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Thread: Online Image Protection

  1. #1
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    Online Image Protection

    I have read some of the tutorials here and am very interested in trying "Disabling Right Click" or adding a clear layer to my photos before putting them online to keep them from being pirated, I am refering mainly to facebook where I often get the comment - "Great shot, I'm stealing that one".
    I have downloaded a few free programs only to delete them because none of them offer any such protection methods.

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    Moderator Donald's Avatar
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    Re: Online Image Protection

    Jim

    I'm sure some people will offer suggestions to you with regard to what can be done. the truth of the matter is that no matter what you attempt, the determined person will still manage to steal your work. That's the reality of putting your images online.

    A lot of people think it's a good idea to slap a watermark over their images. These, I understand, are easy to remove.

    I'm afraid that if you're putting your images onto any site, but especially those where thousands of participants will impose no standards of behaviour upon themselves, then your images will be fair game.

    I have what I think is the same as your term 'Disabling Right Click' on images on my own website. I do so in the belief that it might offer a measure of security.

  3. #3
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    Re: Online Image Protection

    I understand that some people will go to great lengths to steal others work, can you tell me how you go about disabling right clicks on your pictures?

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    Re: Online Image Protection

    Hi Jim,

    If the image can be viewed in a web browser then it can be stolen. This is because all the image data has to be sent to the browser so it can draw it.

    The best protection for your images is to not show them on the web.

    If you want to show them on the web then you should put up small size images of low quality. Then if someone does steel your work at least they will not be able to do very much with it. Only give out high resolution copies when people pay you (or ask nicely).

    You should also declare copyright and state your licence requirements. This is basically asking people to respect your ownership. If they still steel your work and you find out then you can name and shame them.

    There are image search engines that allow you to try and find copies of your images that are on the web. this can help you to track down anyone who has taken your work.

    Also read the licence agreement of any web sites where you host your images. Google's Picassa licence allows Google to use the images however they see fit. I am not sure about the others like Facebook and Flickr but I expect the worse.

    The best option is to build your own website. Then you know that no-one is taking liberties with your images.

    If you want to disable right-click then you need control over the software at the web server, i.e. you need to be able to specify this in the web site design. Have a look at 500px.com. They disable any downloading of images. It is a good site to show a few prime images but not very good for showing thousands. The free version only allows 20 image uploads per week and a single portfolio folder. The site is more for building your top quality portfolio. But it may be useful for you to start sharing your best images.

    Right click can be disabled using Javascript but this is easy to turn off in a web browser. The workaround is to load the images using Javascript. So if the user has turned off Javascript then the images will not load and so cannot be stolen with simple actions. They can still be stolen by a persistent thief (see my first paragraph).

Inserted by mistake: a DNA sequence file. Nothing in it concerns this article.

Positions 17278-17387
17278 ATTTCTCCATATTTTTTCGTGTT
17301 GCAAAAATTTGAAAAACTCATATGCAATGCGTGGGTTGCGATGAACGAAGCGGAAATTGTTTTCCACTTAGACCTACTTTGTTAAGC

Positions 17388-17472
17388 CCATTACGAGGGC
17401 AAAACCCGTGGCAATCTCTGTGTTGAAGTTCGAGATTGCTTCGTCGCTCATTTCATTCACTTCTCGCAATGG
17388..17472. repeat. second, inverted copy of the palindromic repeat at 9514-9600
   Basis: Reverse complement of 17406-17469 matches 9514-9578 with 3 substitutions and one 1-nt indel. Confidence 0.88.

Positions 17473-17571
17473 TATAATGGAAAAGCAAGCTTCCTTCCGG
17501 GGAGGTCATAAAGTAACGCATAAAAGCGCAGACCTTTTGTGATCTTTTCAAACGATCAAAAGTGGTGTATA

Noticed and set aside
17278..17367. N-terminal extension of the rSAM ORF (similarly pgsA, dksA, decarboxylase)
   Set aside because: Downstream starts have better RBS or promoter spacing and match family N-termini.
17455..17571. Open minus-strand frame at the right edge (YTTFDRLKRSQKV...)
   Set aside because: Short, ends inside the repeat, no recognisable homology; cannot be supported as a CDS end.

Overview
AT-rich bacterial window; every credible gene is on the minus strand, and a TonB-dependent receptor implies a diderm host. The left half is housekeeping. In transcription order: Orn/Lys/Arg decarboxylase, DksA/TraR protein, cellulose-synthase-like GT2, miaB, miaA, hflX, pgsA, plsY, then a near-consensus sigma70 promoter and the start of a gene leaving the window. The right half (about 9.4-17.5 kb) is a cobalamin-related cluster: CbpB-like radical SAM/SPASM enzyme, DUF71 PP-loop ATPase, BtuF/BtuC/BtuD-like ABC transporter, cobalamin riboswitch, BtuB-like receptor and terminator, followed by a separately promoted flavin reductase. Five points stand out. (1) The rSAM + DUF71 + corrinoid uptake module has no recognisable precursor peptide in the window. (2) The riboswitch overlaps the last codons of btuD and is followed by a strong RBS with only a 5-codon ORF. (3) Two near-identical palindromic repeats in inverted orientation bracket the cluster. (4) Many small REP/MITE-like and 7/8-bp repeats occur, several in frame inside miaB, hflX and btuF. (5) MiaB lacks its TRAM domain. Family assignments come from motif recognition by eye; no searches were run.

You could also use a Flash based gallery. This will give you more control since the Flash code will run inside a host engine and so can be more restricted. However some people will not use Flash just on principle so you are reducing your potential market if you only have a Flash gallery.

    Alex
    Last edited by herbert; 14th March 2012 at 12:22 PM.

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    Re: Online Image Protection

    Right click disable is so easily circumvented. With Windows 7 it is made even easier, as all one has to do is bring up the Snippit application and take a screen shot of your image. No right click necessary. Boom. Copied. Done. Basically, if your entire image can be shown on the screen, it can be "stolen". IMHO, and this may not go over well, stealing my photos is the best form of flattery. I remember a blog post by Trey Ratcliff on why he does not use watermarks or bother about people stealing his images. It took me a while to find it, but you can read it here. Additionally, you can always use a service that he mentions called tineye as a reverse search for your images(s). In short, if you don't want a photo stolen, then don't put it on the web.

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    Re: Online Image Protection

    Wow, it seems alot of chips are flying but not much wood is getting cut!
    I appreciate and understand that if I don't want something stolen I shouldn't put it out there, it's that simple, I don't think my fb friends are computer savvy enough, nor would they go to great lengths to steal my photos, I would just feel better and they would know that I don't want my work lifted if they couldn't simply right click and "Save as".
    So, if anyone knows of any programs online that I can use to disable right clicks I would appreciate it.

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    Re: Online Image Protection

    The world spends it's time passing laws to prevent these things but has never learned the you can't legislate morality. If someone wants something you have badly enough, they will find a way to steal it and there is nothing you can do to prevent that. You can only make is slightly more difficult.

    For me, my images are on SmugMug at their original resolution and free to download if you want them. But, you CAN'T steal what is 'free'. You can only take me up on my offer to take a copy for yourself. Meanwhile, I avoid all the concern, pain, and anguish of worrying about it. Enjoy, my friends. Take as many copies as you would like.

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    Re: Online Image Protection

    Right-click disable scripts:
    http://www.dynamicdrive.com/dynamicindex9/noright.htm

    http://rainbow.arch.scriptmania.com/...ght_click.html

    However, I'm not sure how to work this in FB, since the scripts need to be placed in the <head> - </head> tags of your page.